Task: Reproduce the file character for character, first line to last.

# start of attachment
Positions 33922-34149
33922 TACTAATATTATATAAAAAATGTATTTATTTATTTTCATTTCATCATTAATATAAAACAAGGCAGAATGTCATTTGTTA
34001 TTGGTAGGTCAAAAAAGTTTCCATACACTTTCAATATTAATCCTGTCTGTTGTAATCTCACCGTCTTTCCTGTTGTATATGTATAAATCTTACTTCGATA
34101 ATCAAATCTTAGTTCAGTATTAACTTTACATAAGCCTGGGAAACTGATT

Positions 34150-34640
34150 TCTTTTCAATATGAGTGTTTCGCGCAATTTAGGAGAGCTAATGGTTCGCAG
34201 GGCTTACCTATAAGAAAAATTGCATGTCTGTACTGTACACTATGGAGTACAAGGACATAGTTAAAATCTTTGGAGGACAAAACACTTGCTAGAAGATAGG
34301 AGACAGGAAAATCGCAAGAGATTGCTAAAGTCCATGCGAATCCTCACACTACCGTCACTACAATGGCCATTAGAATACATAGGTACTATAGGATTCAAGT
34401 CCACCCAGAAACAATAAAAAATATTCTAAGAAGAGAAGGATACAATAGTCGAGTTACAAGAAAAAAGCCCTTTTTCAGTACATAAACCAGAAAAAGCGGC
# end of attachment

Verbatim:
Positions 33922-34149
33922 TACTAATATTATATAAAAAATGTATTTATTTATTTTCATTTCATCATTAATATAAAACAAGGCAGAATGTCATTTGTTA
34001 TTGGTAGGTCAAAAAAGTTTCCATACACTTTCAATATTAATCCTGTCTGTTGTAATCTCACCGTCTTTCCTGTTGTATATGTATAAATCTTACTTCGATA
34101 ATCAAATCTTAGTTCAGTATTAACTTTACATAAGCCTGGGAAACTGATT

Positions 34150-34640
34150 TCTTTTCAATATGAGTGTTTCGCGCAATTTAGGAGAGCTAATGGTTCGCAG
34201 GGCTTACCTATAAGAAAAATTGCATGTCTGTACTGTACACTATGGAGTACAAGGACATAGTTAAAATCTTTGGAGGACAAAACACTTGCTAGAAGATAGG
34301 AGACAGGAAAATCGCAAGAGATTGCTAAAGTCCATGCGAATCCTCACACTACCGTCACTACAATGGCCATTAGAATACATAGGTACTATAGGATTCAAGT
34401 CCACCCAGAAACAATAAAAAATATTCTAAGAAGAGAAGGATACAATAGTCGAGTTACAAGAAAAAAGCCCTTTTTCAGTACATAAACCAGAAAAAGCGGC